The Economist takes aim at Virginia’s “incomplete” gun law reforms one year after the Seung-hui Cho‘s rampage-cum-suicide killed 32 innocent Virginia Tech college students and professors.
Virginia’s rush to reform has been dramatic but incomplete. At the urging of the state’s governor, Timothy Kaine, the legislature has funneled an extra $42m into mental-health treatment and staff. Virginia has also rewritten its laws for identifying and monitoring the mentally ill. One new law requires colleges to alert the parents of students who may be a danger to themselves or to others. And the state now requires mental-health questions on the instant-background checks for gun-buyers. These might have kept firearms out of Cho’s hands.
Yet Virginia, though heavily suburban, is attached to its guns and the state can go only so far down this road. The legislature refused Mr Kaine’s request to close a loophole in the firearms laws that allows purchases from unlicensed dealers at gun shows without an on-the-spot background investigation. This would have made no difference in Cho’s case. But the proposed tightening was intended, at a minimum, to symbolise a strong response to the Virginia Tech tragedy.
The shootings, followed by the killing of five more students in February at Northern Illinois University, serve as a backdrop to the renewed debate over gun rights that is roiling the courts and the presidential campaign. The Supreme Court this year may strike down the handgun ban in Washington, DC, just across the Potomac river from Virginia. And in the run-up to the crucial Pennsylvania primary Barack Obama, the Democratic front-runner, has been pilloried for saying that small-town voters embrace guns (and God) because of their frustration over the economy.
Virginia has reached a legal settlement with most of the Virginia Tech survivors and the relatives of the dead. In return for promising not to sue the state, they will share $11m in compensation. Families of the victims will each be limited to $100,000, Virginia’s statutory cap on damage claims against the state. Legislators are now wondering whether that ceiling, one of the lowest in the country, should be raised for the first time since 1993.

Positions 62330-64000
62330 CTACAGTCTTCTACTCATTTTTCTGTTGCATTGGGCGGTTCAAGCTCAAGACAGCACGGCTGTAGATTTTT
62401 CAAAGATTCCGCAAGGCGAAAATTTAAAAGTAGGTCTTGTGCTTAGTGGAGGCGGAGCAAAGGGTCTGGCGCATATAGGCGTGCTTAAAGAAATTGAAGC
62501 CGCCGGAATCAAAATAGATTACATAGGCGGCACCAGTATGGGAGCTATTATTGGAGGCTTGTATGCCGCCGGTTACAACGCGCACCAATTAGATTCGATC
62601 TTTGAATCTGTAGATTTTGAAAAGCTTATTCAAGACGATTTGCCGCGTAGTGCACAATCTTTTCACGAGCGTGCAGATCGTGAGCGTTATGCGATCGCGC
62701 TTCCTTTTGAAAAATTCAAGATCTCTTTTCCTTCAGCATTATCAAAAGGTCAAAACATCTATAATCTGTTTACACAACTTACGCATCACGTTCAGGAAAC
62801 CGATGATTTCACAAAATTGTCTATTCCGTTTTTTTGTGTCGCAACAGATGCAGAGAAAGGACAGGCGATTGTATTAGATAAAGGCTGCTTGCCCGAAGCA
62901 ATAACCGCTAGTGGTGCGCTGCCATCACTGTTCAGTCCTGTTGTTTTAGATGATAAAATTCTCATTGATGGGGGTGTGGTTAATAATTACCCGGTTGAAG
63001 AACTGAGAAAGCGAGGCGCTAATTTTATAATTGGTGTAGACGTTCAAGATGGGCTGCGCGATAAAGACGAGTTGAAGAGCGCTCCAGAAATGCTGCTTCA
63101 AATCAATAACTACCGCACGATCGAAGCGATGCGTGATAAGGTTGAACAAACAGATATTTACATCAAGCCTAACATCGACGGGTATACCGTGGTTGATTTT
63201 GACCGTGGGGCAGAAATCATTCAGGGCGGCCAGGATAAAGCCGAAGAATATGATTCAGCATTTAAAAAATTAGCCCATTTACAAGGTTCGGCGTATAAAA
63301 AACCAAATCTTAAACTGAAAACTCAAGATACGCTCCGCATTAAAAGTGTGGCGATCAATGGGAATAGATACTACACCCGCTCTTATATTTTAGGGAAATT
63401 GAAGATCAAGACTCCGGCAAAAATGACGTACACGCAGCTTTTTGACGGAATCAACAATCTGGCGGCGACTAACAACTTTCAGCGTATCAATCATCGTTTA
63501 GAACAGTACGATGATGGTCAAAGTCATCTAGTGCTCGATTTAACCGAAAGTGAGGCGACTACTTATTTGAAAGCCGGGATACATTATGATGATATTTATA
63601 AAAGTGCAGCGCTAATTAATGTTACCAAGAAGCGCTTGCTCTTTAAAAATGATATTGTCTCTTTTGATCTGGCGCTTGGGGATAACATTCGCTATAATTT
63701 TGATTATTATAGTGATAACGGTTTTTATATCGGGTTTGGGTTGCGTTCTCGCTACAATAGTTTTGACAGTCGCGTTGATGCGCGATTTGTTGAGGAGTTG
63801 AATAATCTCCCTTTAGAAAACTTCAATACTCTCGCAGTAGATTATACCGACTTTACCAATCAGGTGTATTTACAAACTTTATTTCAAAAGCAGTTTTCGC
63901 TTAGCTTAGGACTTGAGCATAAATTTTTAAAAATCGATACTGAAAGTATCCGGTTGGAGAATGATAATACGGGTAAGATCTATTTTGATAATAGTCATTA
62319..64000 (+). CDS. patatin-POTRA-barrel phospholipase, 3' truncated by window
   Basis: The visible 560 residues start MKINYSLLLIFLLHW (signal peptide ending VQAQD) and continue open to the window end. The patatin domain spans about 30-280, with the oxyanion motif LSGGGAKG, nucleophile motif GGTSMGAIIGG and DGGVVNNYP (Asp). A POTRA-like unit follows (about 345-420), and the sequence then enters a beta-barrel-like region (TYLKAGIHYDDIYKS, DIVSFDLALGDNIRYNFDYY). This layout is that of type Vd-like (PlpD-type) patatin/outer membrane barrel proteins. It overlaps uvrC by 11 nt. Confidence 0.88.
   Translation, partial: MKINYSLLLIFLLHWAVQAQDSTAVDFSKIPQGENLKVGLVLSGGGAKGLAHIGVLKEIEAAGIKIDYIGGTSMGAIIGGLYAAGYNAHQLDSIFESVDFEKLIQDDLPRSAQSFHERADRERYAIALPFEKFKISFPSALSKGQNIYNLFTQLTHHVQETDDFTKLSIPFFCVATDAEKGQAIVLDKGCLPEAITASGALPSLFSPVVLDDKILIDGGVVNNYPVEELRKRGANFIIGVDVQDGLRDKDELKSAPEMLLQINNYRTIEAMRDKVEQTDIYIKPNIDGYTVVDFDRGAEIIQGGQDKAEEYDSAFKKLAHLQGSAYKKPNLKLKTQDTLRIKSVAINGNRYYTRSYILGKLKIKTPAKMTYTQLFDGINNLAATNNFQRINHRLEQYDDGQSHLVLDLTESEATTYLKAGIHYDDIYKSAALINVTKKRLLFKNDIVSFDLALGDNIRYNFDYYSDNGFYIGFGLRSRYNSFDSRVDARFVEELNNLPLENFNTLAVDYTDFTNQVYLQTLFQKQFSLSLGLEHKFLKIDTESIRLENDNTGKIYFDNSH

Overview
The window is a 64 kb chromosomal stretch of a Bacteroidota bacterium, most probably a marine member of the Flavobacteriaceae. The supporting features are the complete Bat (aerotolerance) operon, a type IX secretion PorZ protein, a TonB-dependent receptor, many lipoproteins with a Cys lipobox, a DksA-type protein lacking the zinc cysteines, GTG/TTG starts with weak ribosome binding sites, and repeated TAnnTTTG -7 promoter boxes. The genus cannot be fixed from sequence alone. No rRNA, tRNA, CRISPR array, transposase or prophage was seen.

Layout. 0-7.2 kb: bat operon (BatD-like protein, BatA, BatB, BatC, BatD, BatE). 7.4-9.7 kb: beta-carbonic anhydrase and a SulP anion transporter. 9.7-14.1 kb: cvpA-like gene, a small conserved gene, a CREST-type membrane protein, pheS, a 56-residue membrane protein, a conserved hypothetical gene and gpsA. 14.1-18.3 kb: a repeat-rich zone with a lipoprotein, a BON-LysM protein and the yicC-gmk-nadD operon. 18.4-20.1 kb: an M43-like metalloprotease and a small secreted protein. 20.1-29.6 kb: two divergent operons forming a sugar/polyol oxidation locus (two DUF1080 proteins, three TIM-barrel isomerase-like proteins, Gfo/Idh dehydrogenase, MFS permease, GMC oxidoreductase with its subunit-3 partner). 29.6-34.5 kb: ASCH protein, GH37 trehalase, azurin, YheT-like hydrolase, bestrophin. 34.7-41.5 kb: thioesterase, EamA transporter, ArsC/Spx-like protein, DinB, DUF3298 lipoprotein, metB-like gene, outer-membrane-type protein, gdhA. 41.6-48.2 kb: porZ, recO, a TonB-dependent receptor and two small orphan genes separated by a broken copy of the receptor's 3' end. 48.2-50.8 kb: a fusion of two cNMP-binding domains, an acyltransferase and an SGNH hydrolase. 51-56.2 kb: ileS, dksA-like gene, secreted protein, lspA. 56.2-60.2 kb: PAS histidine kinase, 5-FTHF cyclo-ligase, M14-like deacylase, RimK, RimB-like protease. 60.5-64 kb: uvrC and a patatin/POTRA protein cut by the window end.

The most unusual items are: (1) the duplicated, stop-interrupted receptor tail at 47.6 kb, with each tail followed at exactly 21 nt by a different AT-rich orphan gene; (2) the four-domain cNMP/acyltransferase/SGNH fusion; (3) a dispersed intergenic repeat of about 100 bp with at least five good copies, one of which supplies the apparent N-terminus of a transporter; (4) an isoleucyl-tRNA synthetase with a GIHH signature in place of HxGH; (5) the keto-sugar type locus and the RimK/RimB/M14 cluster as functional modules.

Although it remains difficult to sue the state to much effect, it is still easy for Virginians to carry guns. In fact, the Virginia Tech shootings have increased their popularity. In 2007 there was a 73% increase in concealed-handgun permit applications, according to the Virginia Supreme Court. That rise of more than 44,000 applications over the previous year was, gun-rights activists believe, a direct result of the bloodshed in Blacksburg.
But no freshman psychologizing about false consciousness here, because The Economist is talking about suburbanites? Let’s ask Bruce Luedeman in Independence, Missouri:
How many would have survived had a mature, trained, adult in one of the Virginia Tech class rooms been armed and able to defend themselves and others?
The naive regulatory mistake of not allowing a trained concealed carry permit holder to carry into a college class room cost 33 lives. As I understand it Virginia Tech just settled with the families of the dead and injured for $11 million.
We need to develop an attitude of personal self defense in this country. I’m reminded of the old saying, “When seconds count the police are minutes away.”
Students for Concealed Carry on Campus is lobbying for concealed carry laws. “The beauty of concealed carry is that you don’t have to carry to be protected by it,” Camoriano said. “So, just the element of uncertainty makes a lot of these would-be criminals change their minds and choose a different place to attack.”
Or, is it all just an act of a malevolent being?
Sadly, it will take one more massacre to find out if Virginia’s legal reforms are sufficient.